Continue reading “Early Voting Brings New Media Challenges In Advertising and Editorial Endorsements”

Privacy Policy Research Deserves a Much Wider Audience

The Federal Trade Commission (FTC) hosted its fifth annual PrivacyCon on July 21, 2020.  This was the first time the one-day conference was fully remote, rather than in person at the FTC’s Bureau of Consumer Protection in Washington, D.C.

PrivacyCon should not be confused with Comic-Con, the annual pop culture extravaganza that began the following day with over 350 virtual panels extending over nearly a week.  Perhaps the thousands who show up there each year in San Diego with colorful costumes will not miss a beat as they turn on their Zoom cameras to participate in a way never imagined when this year’s Comic-Con was organized.

Continue reading “Privacy Policy Research Deserves a Much Wider Audience”

Cancel Culture Is Techno Tyranny

Hyper partisan politics and our divided nation make it easier than ever to vilify anyone, any time, in any way.  In the words of Michael Corleone, “If anything in this life is certain, if history has taught us anything, it is that you can kill anyone.”

Used figuratively here, of course, but that is what cancel culture has wrought in today’s society.

While cancellation may seek to stifle speech, it causes social and economic destruction as well.  It projects permanence and public shame for its targets whether deserved or not.  And it promotes a kind of techno tyranny against which we all should be vigilant.

Continue reading “Cancel Culture Is Techno Tyranny”

Ending the Media Versus Police Tumult

Whatever happens with police reform legislation in Congress, there is no reason to expect that protection of reporters and media will figure into the proposed “best practices” of how journalists should be treated during tense and often violent situations such as we’ve seen in the past month.  Generalized protections already exist in the First Amendment, but as the brutal incidents of the past month show, law enforcement officers can recklessly bypass those enshrined barriers.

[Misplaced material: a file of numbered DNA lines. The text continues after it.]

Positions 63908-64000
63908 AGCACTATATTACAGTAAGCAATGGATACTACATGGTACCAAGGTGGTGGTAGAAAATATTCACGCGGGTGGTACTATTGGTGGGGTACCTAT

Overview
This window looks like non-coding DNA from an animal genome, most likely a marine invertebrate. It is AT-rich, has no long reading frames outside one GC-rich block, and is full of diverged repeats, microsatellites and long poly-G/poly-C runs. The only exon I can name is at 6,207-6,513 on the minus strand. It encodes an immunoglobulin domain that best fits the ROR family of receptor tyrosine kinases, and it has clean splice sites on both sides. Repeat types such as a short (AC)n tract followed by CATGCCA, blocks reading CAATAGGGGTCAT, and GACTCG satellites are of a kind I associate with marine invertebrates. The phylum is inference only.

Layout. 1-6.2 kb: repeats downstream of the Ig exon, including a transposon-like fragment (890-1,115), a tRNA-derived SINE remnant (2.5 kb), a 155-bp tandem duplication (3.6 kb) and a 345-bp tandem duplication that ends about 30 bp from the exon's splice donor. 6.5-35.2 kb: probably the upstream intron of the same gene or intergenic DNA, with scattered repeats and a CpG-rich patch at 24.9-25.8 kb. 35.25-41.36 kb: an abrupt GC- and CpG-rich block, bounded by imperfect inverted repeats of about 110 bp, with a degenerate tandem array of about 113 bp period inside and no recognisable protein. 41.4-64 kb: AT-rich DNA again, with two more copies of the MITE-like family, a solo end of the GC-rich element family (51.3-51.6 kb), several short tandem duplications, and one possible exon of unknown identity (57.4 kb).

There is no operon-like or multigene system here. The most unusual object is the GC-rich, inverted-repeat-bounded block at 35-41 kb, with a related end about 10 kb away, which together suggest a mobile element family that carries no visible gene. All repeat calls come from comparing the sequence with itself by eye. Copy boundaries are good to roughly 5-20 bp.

A slew of reports – some of them admittedly self-pitying – emerged in recent weeks with frightening details about how print and electronic journalists have been attacked by law enforcement officers.  It appears that sometimes reporters were singled out as they sought to cover the protests and demonstrations that erupted around the world after George Floyd’s death-by-knee in Minneapolis.

Continue reading “Ending the Media Versus Police Tumult”

Big Media’s Now Moment

Amid the deadly coronavirus and unfolding social justice movement, America stands at a momentous crossroads.  Following the tragic death of George Floyd at the knees of the police, a multiethnic, multigenerational mass of righteous protest is demanding police reform in cities across the nation. 

Captains of industry, in response, have hedged their corporate reputations on hefty pledges to promote African-American economic equality.  In stark contrast, the president remains defiant to convention and defensive of status quo law and order.

Chronicling it all in real time for the world to see has been the mainstream media.  Broadcast and national cable, in particular, have experienced a renewed relevance and a reborn sense of mission as the justice movement gains more sweep, scale, and seriousness.  This has been especially meaningful for local TV, which needed to burnish its credentials with American viewers.  Like many in America, journalists have discovered what heretofore has been absent from countless reports of black death-by-police.  Transparency.  Equity.  Empathy.

Continue reading “Big Media’s Now Moment”